How Google Takes Care of Never-Before-Seen Queries

It’s a mystery how many searches Google gets every day, but in a 2015 story by Steven Levy on Backchannel, he estimates that it’s at least 3 billion (that’s at least a trillion in a year!) and about 15% of them are completely new to Google.

In order to handle these queries, Google needs to keep improving its capabilities. In a report published by Bloomberg on October 26, the tech giant has been testing an artificial intelligence (AI) system called RankBrain to handle new queries it has never encountered before. In the last few months, Google engineers said that the new technology is responsible for handling a “very large fraction” of searches, 15% to be exact.

RankBrain works this way: when someone is searching for information that the search engine has never seen before, it makes educated guesses as to what words or phrases could have similar meaning and presents relevant results to the user. So far, the AI was able to achieve 80% query relevancy. Every time RankBrain presents the results to the user, it monitors how the user responds to the results and adjusts the filtering process accordingly. Because of this, it has become the third most important signal in Google search algorithms.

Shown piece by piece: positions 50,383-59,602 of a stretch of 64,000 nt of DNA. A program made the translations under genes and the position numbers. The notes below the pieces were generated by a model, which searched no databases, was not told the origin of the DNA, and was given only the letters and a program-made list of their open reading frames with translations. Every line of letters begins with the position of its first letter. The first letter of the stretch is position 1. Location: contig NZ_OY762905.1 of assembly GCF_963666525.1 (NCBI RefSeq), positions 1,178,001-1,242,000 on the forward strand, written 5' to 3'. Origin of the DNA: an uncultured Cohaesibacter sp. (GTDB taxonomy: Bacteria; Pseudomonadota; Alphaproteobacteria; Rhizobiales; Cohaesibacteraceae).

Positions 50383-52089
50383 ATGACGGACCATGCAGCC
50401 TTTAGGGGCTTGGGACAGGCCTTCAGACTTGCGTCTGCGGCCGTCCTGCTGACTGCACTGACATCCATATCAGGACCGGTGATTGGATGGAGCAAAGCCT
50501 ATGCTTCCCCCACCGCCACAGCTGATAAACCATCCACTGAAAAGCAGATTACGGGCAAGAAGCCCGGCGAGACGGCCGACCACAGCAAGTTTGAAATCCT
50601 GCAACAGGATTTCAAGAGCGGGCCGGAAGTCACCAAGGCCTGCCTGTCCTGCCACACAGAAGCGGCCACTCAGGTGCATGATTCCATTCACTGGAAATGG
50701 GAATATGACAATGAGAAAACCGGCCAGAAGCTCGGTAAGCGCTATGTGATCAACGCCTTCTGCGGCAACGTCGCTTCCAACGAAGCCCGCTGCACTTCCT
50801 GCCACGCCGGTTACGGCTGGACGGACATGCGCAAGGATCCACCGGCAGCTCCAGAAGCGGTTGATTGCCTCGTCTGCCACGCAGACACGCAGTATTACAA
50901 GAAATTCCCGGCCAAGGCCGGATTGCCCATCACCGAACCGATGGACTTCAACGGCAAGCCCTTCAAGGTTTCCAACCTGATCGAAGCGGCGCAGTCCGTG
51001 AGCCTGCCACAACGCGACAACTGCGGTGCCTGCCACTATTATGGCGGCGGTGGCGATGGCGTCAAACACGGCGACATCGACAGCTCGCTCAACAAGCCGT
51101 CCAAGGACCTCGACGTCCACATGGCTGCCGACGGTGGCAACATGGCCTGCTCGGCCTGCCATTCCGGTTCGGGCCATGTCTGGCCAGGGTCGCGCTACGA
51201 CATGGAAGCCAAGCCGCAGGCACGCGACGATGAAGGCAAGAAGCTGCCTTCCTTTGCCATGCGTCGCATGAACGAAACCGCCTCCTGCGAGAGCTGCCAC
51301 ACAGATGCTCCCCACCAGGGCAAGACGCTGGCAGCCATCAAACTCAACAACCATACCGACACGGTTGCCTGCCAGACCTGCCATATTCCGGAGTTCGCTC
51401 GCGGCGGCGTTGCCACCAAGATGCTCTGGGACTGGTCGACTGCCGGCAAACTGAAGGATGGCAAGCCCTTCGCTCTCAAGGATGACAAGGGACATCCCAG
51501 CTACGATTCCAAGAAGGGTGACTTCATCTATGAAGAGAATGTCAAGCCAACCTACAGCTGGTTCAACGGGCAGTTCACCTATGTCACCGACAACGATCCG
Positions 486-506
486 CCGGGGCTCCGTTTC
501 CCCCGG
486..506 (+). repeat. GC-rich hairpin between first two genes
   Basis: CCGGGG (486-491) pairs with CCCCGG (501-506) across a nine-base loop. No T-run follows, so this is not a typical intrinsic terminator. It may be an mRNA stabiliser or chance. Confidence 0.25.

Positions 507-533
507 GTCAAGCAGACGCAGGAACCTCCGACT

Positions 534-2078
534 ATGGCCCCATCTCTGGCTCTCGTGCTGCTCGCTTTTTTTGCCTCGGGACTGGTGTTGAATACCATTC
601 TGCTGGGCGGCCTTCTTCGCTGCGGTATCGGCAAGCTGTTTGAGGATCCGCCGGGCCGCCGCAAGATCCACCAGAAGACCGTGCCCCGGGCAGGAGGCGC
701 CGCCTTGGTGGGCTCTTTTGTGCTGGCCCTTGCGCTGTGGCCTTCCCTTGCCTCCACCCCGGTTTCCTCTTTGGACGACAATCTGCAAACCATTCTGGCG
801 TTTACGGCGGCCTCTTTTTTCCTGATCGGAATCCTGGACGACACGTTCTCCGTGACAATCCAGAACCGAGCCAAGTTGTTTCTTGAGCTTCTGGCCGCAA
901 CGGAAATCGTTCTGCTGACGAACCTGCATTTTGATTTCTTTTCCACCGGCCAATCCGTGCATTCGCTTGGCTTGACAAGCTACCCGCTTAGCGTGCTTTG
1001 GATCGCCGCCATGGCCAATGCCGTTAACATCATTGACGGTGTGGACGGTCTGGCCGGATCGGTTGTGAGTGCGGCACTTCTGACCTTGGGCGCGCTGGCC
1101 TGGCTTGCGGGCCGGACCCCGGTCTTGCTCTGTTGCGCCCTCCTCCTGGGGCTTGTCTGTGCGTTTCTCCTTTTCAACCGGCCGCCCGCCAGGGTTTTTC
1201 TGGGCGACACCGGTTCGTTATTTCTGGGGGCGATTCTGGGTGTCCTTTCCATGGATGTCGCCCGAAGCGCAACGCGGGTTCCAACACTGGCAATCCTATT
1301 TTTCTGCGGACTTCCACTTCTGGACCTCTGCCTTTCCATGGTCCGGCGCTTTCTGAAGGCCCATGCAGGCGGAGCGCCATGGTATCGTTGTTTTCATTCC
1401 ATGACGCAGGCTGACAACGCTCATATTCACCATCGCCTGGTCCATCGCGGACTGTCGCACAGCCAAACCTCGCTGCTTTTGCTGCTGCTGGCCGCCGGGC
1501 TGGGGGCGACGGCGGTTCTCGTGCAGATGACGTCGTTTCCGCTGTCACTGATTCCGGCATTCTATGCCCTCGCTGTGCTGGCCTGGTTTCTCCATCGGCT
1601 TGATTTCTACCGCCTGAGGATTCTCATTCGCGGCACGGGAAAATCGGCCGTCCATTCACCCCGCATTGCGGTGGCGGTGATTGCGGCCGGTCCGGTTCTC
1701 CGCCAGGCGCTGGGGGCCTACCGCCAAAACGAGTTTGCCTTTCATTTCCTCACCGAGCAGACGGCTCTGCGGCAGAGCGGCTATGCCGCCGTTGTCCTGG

Senior research scientist Greg Corrado notes that “the other signals, they’re all based on discoveries and insights that people in information retrieval have had, but there’s no learning.” However, he was surprised with RankBrain, adding “I would describe this as having gone better than we would have expected.”

RankBrain was implemented autonomously early this year, but it is continually monitored and updated with new data.

Tell us, have you ever tried searching Google and failed in getting answers to your questions? Let us know more about it, comment below!